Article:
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FTTH (fiber-to-the-home) has replaced the existing copper cables in appliances such as telephone wires by bringing about a unique system of delivering optical fiber to the homes and offices directly from the switching equipment of the operator. Their network is spread between both outdoor and indoor sections of the house, and hence, they require various different types of fiber optic cables. A drop cable forms a vital part in this network of FTTH cables, which helps complete the network from the subscriber’s end by connecting the subscriber’s premises with the distribution cable’s terminal. FTTH drop cabling solutions will be provided in this tutorial.
FTTH Drop Cabling Overview
Drop cabling forms the final external link to the subscriber and runs from the last FCP to the subscriber building for a distance not exceeding 500m which is reduced considerably in high-density areas. Drop cables are used for subscriber connections, usually contain a number of fibers but may include additional fibers for backup or for other reasons. Drop cable normally the only link to the subscriber lacking network diversity.
For underground networks, the drop cabling may be deployed within small ducts, within micro-ducts or by direct burial to achieve a single dig and install solution. Overhead drop cables will feed from a nearby pole and terminate at a chosen point on the building for onward routing to the termination unit. In either case, the cable assembly may be pre-terminated or pre-connectorized for rapid deployment and connection, as well as to minimize disruption during installation.
FTTH Drop Cable Types
Drop cables come in three main types: direct install, direct buried and aerial. Since these cables are present in the outdoor, they have a smaller diameter and low fiber count. They can be installed underground, above ground or overhead.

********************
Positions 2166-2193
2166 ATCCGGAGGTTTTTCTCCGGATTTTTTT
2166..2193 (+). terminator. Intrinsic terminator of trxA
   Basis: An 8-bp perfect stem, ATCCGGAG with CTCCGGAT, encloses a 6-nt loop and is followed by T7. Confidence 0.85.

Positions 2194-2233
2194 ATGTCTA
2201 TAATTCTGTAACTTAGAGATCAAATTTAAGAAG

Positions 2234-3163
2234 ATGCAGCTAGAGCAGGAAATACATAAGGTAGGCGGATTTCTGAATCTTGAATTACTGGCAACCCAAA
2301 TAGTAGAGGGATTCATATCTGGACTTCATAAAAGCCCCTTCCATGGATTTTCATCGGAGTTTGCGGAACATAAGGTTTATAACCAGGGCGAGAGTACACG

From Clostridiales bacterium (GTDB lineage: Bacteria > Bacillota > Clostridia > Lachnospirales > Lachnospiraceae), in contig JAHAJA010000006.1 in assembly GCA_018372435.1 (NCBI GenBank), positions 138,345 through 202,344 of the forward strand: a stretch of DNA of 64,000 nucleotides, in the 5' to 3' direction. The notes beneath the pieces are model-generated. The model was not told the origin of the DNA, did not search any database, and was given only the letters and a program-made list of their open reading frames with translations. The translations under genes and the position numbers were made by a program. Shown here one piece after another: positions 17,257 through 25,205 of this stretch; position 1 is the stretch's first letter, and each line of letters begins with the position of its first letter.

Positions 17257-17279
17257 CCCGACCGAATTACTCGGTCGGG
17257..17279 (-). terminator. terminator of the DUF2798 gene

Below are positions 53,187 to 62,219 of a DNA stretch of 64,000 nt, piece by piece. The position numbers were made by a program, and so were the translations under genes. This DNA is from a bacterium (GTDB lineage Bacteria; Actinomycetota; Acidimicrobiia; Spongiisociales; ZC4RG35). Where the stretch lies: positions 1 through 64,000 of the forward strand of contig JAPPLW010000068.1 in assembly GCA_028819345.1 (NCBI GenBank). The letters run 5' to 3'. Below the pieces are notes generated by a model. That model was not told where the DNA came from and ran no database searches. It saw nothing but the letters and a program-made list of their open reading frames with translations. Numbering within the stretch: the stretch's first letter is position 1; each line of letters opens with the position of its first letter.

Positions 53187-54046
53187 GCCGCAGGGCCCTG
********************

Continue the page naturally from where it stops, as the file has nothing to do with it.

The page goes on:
Direct Install Cables
Direct install cables are installed into ducts, usually pulled, pushed or blown. The structure can be non-metallic with an external/internal sheath, or a double sheath: one internal low-smoke zero-halogen (LSZH) and one external PE. Cables are available from 1 to 36 fibers (typically 12 fibers). The fiber elements can be loose tubes, micro sheath, or blown fiber units.
Direct Buried Cables
Direct buried cables are available in two constructions: non-metal, or with metal protection (corrugated steel). The advantages of metal-protected cables are their extremely high crush resistance and high-tension loading. New non-metal strain-relief and protective sheets have been developed to give non-metal direct buried cables similar performance capabilities to that of metal-protected cables. On average, non-metal cables are lower in cost. Direct buried drop cables are available in fiber counts from 1 to 12 (typically 2—4).
One aerial drop cables are continuation of feeder or distribution networks, e.g. optical ground wire (OPGW) or all dielectric self-supporting (ADSS). OPGW cables are mainly used in power line connections. Another aerial drop cables are short-span drop cables, e.g. Figure-8, flat or circular Aerial cables are designed to a specific tensile load, which is determined by span length and environmental conditions. The Figure-8 cable consists of an optical cable with a steel wire embedded in the same jacket. Typical fiber counts are 2 to 48. All the above cables can be pre-connectorized. This is an advantage during installation as time spent in the home is reduced and also aid planning. The fiber elements can be loose tubes, micro sheath or blown fiber units.